Literature, both “great” and written for the common folk (like romance novels), often concerns topics that make us uncomfortable. Many are a product of their times, but they remain vital because their stories remain timeless, defining human loves, lives, and foibles which still exist today.
Many have defined the theme behind To Kill a Mockingbird as the death of innocence. Our children lose their innocence too early these days–with easy access to some of the more sordid aspects of life–porn, hatred, and violence to name a few. With Vietnam we invited war into our living room; with ISIS we drown in its blood.
What will happen when these children reach adulthood? Will they be incapable of maintaining hope in a world gone crazy? Contrary to what you might intuitively think, millennials are more optimistic than their elders–they merely use a different foundation for their optimism.
So does a book like To Kill a Mockingbird still hold anyone’s interest beyond the academics who assign it to their students? Considering it ranks number 74 on Amazon at the time of this writing, I’d say it does.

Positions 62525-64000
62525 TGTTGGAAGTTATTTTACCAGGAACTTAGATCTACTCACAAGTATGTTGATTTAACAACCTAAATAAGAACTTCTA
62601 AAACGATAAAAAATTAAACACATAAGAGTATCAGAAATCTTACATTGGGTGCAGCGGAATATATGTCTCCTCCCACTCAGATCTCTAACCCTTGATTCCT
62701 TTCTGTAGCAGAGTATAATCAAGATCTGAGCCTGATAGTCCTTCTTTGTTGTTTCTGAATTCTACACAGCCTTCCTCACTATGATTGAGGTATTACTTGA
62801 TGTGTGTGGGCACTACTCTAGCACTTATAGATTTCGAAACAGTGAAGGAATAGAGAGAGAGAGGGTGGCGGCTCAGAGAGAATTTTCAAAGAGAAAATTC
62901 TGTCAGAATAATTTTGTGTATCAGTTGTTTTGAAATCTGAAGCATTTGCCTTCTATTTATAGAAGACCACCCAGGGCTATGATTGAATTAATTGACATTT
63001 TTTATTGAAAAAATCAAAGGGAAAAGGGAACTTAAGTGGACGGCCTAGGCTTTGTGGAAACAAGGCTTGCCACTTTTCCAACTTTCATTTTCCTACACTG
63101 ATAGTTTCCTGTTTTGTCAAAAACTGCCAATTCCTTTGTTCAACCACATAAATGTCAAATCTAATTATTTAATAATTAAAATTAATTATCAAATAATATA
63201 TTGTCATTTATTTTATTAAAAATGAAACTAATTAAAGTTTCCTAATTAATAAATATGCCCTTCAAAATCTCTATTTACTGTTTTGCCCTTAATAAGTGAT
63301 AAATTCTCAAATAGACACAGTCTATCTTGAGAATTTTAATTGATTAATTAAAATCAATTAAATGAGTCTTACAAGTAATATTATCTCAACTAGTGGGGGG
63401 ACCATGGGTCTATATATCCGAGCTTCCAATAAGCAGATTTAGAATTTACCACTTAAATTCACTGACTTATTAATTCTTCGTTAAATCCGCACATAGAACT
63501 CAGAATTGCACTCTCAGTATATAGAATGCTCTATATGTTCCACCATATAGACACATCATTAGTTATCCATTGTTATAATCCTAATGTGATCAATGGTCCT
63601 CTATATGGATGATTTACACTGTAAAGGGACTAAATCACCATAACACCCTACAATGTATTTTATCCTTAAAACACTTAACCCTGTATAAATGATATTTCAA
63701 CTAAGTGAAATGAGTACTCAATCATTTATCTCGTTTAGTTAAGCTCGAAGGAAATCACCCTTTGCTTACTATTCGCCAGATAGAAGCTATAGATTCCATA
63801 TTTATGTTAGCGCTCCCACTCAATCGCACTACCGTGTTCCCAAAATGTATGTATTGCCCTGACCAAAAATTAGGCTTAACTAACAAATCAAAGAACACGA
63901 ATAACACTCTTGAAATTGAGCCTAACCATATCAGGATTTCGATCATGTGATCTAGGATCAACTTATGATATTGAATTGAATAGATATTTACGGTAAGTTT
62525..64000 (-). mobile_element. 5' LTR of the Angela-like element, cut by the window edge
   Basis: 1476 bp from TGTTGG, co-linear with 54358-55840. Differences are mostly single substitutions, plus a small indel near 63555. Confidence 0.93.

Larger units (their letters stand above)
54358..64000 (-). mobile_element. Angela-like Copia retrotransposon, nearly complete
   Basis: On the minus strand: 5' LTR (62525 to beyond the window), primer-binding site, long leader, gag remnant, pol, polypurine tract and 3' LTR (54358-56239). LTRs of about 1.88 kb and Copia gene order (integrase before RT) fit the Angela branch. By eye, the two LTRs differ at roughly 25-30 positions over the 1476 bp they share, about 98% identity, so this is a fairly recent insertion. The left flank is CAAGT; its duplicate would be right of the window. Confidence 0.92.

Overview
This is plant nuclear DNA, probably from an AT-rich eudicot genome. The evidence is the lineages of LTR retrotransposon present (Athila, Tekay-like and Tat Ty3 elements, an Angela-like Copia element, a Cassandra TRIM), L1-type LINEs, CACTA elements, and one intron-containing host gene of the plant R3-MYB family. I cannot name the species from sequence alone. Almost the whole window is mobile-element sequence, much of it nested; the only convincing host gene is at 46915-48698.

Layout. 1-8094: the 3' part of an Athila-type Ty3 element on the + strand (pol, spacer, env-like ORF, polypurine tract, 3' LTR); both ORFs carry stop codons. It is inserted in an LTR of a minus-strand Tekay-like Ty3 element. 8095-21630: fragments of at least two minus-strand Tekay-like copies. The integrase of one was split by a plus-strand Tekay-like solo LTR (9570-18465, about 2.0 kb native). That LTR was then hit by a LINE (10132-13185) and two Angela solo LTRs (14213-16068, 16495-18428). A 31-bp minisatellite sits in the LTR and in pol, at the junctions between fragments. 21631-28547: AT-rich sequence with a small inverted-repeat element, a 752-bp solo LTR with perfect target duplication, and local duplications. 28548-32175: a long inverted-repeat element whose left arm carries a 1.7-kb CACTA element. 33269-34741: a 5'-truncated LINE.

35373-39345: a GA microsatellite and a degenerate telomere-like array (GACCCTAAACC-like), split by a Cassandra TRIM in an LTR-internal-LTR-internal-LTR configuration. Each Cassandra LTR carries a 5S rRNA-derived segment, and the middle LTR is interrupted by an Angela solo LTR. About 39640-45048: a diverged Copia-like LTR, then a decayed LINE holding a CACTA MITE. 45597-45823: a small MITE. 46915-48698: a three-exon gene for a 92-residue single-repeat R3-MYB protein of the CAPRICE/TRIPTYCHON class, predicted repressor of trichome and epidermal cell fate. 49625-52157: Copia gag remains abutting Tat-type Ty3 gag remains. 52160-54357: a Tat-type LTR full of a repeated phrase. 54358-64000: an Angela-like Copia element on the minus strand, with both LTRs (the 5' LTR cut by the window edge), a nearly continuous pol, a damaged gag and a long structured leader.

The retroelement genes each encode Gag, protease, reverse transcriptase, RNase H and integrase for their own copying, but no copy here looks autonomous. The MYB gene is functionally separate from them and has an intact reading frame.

What about genre fiction such as romance novels? Pride and Prejudice is one of the top romance novels of all time, with current novels built on the author’s point of view, like What Would Jane Austen Do?
Austen bypasses the guesswork and puts her theme right into the title. Misplaced pride, pride with a purpose, and prejudice on both sides of the romantic couple all have their place in the novel. But all talk about theme aside, the novel produces a rocking good story.
And here’s the problem with theme. It can be heavy handed. Or it can be missing. Neither helps produce an emotionally satisfying story. Even if we can’t personally relate to living in 1930s Alabama or 1803 London, pride, prejudice, and loss of innocence still exist. They are the scaffolding of these stories.
When I write, I have to watch that I don’t become too heavy handed with my theme. Anyone will tell you, I definitely have opinions! And I’m more than willing to tell you what they are. But I do a disservice to you, my reader, if I don’t give you a interesting story to read, with characters you care about, and slip the theme in like an unordered but appreciated side dish.
In California Sunshine, like the rest of the series, the hero and heroine need to make some adjustments in their attitudes before they can get together. It’s going to require giving up some long-standing beliefs. The theme? I haven’t quite figured that out yet.